More Men at the Table
International laws are shifting, but where are male voices?
This summer, Canada has been debating a bill called C-36 which criminalizes the purchase of sexual services and the posting of advertisements through online platforms (like Rentboy or Backpage). The Globe and Mail has put together a great breakdown of the bill. There have been days of testimony from both sides over this bill from current and former (pro and anti) sex workers.
Notedly absent from this testimony at Canada’s Parliament were male sex workers.
— C.S. Roma (@cs_roma) July 18, 2014
I would like to hear from a former/current male sex worker. Why are there no former/current male sex workers. #c36
— Justin Ling (@Justin_Ling) July 9, 2014
I don’t believe anyone has yet brought up the existence of male sex workers, have they? #C36
— kady o’malley (@kady) July 8, 2014
This isn’t the only place we’re missing, either.
Recently, I attended a Sex Workers Outreach Project (SWOP) meeting in NYC. Admittedly, I felt out of place for just a minute while I looked around the room of female-identified sex workers. But that feeling didn’t last for long. As they spoke and collaborated on everything from community support during recent NYC Pride celebrations to international proceedings like C-36 and the International AIDS Conference in Australia, I could see that they had a bigger picture in mind. Their purpose is to build a support network for current and former sex workers and trafficking survivors. There are SWOP chapters all over the world and they recognize that while male sex workers have different needs than our female counterparts, some of the basic resources and support (usually legal and medical) are universal. They are here for us when we need them. We just have to be there for them when it comes time to speak up.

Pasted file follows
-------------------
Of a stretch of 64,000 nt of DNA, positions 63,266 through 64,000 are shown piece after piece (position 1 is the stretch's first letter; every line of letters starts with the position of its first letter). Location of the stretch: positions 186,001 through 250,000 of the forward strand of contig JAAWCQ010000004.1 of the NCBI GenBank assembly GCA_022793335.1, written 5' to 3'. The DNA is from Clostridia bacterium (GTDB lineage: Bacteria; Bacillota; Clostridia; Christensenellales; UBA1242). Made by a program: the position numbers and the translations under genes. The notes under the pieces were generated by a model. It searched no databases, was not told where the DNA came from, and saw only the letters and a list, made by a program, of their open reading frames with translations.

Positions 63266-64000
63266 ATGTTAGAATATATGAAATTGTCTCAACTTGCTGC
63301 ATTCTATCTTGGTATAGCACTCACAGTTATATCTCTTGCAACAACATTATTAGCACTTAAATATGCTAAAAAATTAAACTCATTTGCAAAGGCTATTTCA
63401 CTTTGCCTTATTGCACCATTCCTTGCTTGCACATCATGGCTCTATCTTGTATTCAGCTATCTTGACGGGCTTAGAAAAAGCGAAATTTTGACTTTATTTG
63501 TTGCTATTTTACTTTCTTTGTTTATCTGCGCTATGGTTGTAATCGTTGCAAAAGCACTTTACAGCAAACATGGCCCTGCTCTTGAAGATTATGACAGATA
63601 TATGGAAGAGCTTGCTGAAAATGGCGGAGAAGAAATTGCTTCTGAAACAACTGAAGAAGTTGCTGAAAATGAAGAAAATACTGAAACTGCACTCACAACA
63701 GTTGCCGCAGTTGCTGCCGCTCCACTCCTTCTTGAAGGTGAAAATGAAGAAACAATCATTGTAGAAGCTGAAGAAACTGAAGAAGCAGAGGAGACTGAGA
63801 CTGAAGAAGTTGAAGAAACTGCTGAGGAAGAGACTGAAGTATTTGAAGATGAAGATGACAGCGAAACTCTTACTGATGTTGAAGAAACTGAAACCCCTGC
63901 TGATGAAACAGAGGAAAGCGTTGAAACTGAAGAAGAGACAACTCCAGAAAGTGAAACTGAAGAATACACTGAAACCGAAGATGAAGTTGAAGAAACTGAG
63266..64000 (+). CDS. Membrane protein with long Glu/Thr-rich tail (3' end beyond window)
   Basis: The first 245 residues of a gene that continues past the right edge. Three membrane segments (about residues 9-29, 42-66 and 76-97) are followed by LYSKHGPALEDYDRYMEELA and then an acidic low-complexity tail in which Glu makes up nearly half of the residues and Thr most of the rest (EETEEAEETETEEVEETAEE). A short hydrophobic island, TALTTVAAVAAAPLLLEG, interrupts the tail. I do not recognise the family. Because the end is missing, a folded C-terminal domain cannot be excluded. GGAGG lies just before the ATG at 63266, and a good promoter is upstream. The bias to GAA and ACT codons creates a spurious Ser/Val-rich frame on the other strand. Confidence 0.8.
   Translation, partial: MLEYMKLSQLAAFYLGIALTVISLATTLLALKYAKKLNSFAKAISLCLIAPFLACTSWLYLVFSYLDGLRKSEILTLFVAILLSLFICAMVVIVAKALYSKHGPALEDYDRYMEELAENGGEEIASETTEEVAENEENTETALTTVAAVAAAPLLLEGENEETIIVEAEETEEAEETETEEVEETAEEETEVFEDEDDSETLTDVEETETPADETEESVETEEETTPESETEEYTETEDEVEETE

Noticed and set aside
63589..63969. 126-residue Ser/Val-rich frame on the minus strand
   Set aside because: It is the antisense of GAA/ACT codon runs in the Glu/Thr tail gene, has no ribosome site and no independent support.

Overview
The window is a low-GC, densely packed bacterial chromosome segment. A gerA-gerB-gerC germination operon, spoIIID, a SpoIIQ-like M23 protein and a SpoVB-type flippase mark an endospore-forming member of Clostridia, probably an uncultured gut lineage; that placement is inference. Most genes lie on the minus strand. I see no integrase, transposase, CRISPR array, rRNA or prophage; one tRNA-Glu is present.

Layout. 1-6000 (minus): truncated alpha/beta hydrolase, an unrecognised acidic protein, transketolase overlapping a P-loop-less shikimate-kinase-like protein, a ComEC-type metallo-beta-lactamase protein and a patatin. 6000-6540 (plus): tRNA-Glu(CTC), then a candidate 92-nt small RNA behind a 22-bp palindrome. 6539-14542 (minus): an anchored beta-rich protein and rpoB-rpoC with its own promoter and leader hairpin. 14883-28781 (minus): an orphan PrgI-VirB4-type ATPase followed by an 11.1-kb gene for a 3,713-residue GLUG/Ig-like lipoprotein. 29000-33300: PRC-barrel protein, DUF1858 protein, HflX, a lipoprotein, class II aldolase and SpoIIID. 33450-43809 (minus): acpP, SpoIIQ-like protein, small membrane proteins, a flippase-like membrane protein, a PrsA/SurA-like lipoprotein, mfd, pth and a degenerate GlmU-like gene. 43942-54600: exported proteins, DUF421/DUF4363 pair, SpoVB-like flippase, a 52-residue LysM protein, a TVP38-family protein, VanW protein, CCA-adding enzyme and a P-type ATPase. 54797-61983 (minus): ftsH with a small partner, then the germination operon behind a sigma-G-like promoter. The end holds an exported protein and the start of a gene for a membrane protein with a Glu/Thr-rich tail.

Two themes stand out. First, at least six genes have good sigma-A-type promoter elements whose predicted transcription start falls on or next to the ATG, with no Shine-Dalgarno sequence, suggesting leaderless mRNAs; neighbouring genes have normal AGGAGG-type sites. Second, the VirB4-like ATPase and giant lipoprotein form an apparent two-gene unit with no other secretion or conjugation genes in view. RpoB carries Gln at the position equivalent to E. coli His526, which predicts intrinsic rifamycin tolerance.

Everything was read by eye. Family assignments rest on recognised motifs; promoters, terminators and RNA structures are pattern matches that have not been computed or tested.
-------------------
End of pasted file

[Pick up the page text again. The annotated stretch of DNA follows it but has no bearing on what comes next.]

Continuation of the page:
I recently came across a tweet that read, “There is no such thing as escort solidarity.” While I respect an individual’s right to privacy and the practice of not getting involved in the politics surrounding a specific industry (whether it be sex work or mainstream work), I don’t believe this to be true.
So, this piece is a “call to arms” of sorts for male and male-identified persons in the sex trade.
I urge you to read about the sex work (aka “prostitution”) and human trafficking laws in your state. For example, I recently learned that New York law has tried to end demand of sexual services by “eliminating the distinction between trafficking and prostitution.” The ‘End Demand’ model has been written about extensively as doing more harm to sex workers and trafficked people than good.
I ask you to read about the the prostitution laws in New Zealand, New South Wales and Sweden and how they have affected lives of sex workers in those areas.
I recommend that you read this to-do list for sex worker rights activism from Scarlot Harlot’s “Unrepentant Whore”. At the very least, network with your fellow sex workers and stay up to date on issues both locally and internationally. In NYC, there are regular meet-and-greets, but you can host your own anywhere or reach out to a local SWOP chapter to volunteer or donate.
Most importantly: tell your stories! Write about your experience in the sex trade and share information.
However, we do have a place in this dialogue. And no organization one will turn down an extra voice, be it male, female or otherwise. The worst we can do for ourselves is to be absent during things as important as hearing on legislation that directly affects our livelihood.